The believers of these pagan religions also would start huge fires to honor their pagan gods.  St Patrick incorporated the fires into the Easter celebrations.  The reason for this is that St. Patrick wanted his new converts to think of the Christian symbols as natural and not totally foreign.


Two of the greatest legends about St. Patrick is that he used a shamrock to teach his new converts the Trinity.   The legend states that he picked a shamrock, three-leaf clover, from a plant in the ground, explaining to his congregation that each of the three leaves represented the Father, the Son, and the Holy Ghost.


It is not sure what specific three-leaf clover, shamrock this was.  Some believe it was of the clover family, the small hop clover, the European Wood Sorrel, the White Clover, or the Black Medic.  This story could very well be true, but this story was first told 1000 years after St. Patrick’s death.


The second legend is that St Patrick, holding his wooden staff and standing on a hilltop, cast all of the snakes out of Ireland.  It is true that there are no snakes in Ireland, but not due to St Patrick’s holy powers; for snakes do not and have never existed in Ireland, nor New Zealand, Iceland, Greenland, and Antarctica.  The reason being that the geography is not habitable to snakes.   More than likely this was not literal and instead a way to describe how the pagans abandoned one of their pagan symbols, the snake, for Christianity, and Christianity triumphed.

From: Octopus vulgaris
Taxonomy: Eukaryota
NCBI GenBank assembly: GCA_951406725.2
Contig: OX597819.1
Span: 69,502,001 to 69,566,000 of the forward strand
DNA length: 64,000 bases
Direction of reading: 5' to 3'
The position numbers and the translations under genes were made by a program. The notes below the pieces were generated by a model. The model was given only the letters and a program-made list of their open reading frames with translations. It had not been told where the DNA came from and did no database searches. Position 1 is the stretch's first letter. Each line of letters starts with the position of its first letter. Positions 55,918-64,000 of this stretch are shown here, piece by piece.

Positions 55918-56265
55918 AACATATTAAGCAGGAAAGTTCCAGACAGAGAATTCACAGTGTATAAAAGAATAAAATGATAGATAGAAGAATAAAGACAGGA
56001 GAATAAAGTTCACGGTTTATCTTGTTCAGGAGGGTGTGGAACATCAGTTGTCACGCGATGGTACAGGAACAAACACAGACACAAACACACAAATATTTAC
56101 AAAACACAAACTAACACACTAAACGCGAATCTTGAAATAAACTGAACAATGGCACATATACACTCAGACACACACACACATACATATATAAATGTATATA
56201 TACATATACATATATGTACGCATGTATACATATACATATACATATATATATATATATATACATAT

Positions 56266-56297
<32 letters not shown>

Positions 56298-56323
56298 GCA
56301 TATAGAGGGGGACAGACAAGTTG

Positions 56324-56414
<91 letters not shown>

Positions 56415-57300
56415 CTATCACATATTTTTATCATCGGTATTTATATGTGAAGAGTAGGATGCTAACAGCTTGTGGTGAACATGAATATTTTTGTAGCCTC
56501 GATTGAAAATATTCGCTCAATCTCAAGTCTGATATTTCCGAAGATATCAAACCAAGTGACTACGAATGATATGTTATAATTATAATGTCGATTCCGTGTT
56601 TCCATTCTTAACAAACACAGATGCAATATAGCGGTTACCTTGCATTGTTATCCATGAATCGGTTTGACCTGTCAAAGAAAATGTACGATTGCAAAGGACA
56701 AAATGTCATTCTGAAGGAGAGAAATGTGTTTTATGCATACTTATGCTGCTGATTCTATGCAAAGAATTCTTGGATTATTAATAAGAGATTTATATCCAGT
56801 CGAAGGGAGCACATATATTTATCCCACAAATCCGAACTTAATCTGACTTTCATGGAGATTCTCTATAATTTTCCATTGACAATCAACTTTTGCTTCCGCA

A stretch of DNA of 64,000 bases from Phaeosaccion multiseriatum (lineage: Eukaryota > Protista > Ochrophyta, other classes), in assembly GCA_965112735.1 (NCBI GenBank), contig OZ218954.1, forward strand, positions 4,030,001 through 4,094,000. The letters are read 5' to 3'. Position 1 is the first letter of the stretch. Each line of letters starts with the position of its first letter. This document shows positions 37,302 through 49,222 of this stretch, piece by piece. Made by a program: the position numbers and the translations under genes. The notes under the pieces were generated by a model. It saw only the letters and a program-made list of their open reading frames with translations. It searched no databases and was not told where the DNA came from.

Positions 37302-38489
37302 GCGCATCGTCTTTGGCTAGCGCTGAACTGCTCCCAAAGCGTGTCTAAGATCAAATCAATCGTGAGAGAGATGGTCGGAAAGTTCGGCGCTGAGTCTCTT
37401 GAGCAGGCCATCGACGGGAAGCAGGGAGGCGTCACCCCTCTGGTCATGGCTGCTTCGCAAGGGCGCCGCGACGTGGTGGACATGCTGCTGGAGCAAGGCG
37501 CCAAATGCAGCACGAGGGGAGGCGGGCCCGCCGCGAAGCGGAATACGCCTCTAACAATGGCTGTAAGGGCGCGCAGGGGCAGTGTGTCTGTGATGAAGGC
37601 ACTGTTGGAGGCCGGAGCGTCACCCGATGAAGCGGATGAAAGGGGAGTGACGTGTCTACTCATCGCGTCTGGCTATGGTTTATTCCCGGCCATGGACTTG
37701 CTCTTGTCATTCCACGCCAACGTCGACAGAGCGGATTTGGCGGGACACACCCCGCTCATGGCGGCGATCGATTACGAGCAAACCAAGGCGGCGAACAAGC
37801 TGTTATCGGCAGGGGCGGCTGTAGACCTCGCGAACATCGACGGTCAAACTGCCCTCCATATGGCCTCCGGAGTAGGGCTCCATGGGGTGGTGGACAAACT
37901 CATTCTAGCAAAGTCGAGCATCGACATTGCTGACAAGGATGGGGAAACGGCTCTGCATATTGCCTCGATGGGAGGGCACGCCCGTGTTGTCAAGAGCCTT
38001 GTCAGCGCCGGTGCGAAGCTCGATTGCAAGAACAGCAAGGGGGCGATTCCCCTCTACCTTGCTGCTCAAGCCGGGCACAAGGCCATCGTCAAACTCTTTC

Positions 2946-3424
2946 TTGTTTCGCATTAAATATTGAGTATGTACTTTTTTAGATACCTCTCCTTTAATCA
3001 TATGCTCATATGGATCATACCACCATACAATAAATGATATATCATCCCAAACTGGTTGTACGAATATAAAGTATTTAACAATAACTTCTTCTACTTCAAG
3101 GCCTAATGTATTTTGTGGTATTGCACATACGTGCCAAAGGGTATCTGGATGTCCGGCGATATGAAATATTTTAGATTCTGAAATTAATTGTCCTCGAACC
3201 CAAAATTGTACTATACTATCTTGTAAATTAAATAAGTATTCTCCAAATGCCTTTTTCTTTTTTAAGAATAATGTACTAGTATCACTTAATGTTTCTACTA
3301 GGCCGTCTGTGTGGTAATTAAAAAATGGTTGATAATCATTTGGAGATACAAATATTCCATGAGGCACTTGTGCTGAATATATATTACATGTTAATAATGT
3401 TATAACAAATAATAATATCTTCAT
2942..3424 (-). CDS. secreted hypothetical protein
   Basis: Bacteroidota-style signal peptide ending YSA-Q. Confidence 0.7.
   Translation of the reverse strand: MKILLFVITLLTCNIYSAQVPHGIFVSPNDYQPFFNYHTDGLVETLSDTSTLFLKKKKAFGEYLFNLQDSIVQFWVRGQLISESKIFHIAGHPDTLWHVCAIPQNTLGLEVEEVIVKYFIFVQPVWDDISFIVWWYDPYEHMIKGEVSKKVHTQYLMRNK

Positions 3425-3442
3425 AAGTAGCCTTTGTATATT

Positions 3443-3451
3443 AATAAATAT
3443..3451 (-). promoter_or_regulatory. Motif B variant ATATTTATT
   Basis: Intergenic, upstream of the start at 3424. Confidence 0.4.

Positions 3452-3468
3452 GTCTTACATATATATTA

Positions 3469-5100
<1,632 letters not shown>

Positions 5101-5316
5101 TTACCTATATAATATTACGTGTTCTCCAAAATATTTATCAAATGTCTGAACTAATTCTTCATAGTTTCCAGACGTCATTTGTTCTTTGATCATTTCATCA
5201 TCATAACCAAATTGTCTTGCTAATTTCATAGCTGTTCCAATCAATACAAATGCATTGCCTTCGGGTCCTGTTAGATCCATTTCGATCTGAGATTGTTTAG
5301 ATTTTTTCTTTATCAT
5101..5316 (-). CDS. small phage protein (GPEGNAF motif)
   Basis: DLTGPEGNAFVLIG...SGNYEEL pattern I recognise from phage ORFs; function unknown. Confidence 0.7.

He ministered to the Irish for 30 years, retiring to Saul, where he lived the remainder of his life until his death on March 17 of 462 or 493 A.D, which places his death between ages 75 to 120.




Photograph Description and Copyright Information

Photo 1A
Painting of St. Patrick
Unknown attribution
Fair Use Under the United States Copyright Law

Photo 2C
Union Army Irish Brigade holds a steeplechase race in honor of St. Patrick
Photo taken March 17, 1863
Photo attributed to Edwin Forbs (1839 – 1895)
Library of Congress
Public Domain

Photo 3A
New York City’s St. Patrick’s Day parade in 1871.  A float featuring a bust of Daniel O’Connell passes through Union Square
Library of Congress
Public Domain

Photo 4B